Best Regards,

      David W Ristau CPA

  8. So in regards to people who make money through Google Adsense (via YouTube or hosting ads on their own websites), there are no transactions that happen on your end, you have no customers, you’re not actually providing a service either. You publish content online, and then Google can decide to place ads on it and give you a cut. Any transacations with ad companies themselves are all done on Google’s end.

    I called a couple tax consulting offices in Hawaii and they told me that, especially since Google isn’t located in Hawaii, you’re not conducting business in Hawaii and thus are not liable for the GE tax.

    They said I should still have the regular $20 business license and report my income on the G49 form but claim it all as exempt due to being out of state.

    Does this sound correct to you?
    (Makes complete sense to me personally, but I also know when a state wants your money they can sometimes dig their heels in and act unreasonable.)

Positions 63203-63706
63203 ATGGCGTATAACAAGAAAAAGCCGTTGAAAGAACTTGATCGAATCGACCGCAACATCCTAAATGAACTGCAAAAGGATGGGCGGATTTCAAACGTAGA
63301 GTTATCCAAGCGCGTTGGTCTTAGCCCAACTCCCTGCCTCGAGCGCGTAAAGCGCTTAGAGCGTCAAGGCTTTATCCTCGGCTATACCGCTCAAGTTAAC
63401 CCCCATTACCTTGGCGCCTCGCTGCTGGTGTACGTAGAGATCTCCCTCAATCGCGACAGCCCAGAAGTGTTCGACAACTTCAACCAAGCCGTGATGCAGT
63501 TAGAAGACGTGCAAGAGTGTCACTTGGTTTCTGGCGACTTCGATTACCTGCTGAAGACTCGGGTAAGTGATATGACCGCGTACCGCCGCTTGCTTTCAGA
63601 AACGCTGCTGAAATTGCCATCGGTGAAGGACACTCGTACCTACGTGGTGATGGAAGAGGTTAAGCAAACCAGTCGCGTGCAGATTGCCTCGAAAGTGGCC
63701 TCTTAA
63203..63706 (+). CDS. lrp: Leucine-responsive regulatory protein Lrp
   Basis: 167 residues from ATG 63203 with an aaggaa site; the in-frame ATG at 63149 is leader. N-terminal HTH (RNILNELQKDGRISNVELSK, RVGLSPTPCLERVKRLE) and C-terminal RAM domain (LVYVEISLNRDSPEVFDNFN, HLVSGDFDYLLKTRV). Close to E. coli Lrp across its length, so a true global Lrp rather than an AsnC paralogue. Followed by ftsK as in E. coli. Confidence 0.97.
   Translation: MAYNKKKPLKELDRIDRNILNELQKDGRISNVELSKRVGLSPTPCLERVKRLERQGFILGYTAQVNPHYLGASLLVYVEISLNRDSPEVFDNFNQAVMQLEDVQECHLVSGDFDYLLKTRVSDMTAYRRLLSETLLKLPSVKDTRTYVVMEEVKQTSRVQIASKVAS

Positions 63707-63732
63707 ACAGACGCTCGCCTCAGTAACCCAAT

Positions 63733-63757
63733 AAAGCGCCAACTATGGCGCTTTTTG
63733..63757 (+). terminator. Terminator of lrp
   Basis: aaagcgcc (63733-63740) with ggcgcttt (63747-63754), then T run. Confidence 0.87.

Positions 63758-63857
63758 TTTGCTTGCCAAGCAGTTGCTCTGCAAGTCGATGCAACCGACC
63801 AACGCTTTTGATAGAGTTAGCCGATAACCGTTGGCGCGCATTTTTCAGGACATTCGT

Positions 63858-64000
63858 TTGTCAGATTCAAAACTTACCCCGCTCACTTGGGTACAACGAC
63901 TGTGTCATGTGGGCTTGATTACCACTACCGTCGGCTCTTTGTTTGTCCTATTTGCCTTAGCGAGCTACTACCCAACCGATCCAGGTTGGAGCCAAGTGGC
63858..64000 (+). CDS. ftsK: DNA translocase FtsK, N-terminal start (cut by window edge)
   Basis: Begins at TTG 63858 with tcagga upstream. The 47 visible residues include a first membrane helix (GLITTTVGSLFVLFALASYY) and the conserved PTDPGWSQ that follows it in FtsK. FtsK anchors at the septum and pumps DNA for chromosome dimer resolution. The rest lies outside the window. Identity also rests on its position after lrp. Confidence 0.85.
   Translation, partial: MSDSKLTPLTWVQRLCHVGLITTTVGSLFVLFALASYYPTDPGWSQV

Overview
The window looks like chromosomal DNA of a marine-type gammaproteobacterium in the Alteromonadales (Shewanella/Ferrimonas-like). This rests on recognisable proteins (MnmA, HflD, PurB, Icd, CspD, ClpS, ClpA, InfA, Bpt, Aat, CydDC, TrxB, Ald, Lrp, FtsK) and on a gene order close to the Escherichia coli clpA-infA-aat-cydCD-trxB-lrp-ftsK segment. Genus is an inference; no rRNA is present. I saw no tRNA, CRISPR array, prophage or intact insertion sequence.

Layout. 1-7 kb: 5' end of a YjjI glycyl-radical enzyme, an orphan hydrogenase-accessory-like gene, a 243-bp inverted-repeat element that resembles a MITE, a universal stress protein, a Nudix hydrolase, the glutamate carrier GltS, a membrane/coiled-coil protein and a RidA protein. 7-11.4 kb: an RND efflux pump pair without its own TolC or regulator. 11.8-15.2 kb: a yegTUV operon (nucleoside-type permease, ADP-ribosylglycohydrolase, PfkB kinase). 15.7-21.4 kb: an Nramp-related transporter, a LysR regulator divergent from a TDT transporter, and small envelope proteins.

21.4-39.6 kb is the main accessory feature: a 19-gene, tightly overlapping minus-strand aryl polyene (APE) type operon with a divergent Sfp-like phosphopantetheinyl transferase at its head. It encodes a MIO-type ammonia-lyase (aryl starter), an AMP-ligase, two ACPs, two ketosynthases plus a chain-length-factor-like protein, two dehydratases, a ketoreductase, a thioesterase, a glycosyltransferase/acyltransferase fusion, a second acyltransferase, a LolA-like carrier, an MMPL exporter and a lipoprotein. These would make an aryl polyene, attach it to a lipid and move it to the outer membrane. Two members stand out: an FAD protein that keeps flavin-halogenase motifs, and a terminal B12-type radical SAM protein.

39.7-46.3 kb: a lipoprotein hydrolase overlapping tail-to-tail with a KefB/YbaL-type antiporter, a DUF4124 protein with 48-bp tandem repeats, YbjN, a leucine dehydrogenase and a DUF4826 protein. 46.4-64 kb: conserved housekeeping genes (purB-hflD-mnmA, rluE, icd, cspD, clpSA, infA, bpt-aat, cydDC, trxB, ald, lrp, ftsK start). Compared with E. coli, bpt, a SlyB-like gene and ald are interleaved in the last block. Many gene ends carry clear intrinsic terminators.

1. I don’t think I’ve seen literature on the topic… mainly b/c an online business exists online, unless you have an office here or are doing business with Hawaii businesses (e.g. Amazon charges GET and travel/hotel companies were found to be owing $ to the State b/c they didn’t pay GET).

    2. @MK 04-13-2019:
      From your comments, I’m presuming that you are receiving the Google adsense payments from Google as an independent contractor.

      I agree with the other tax consulting offices you’ve contacted that the proceeds aren’t liable for GE tax and that you need a GE license to report the gross receipts as well as deduct the entire Adsense proceeds as out-of-state sales.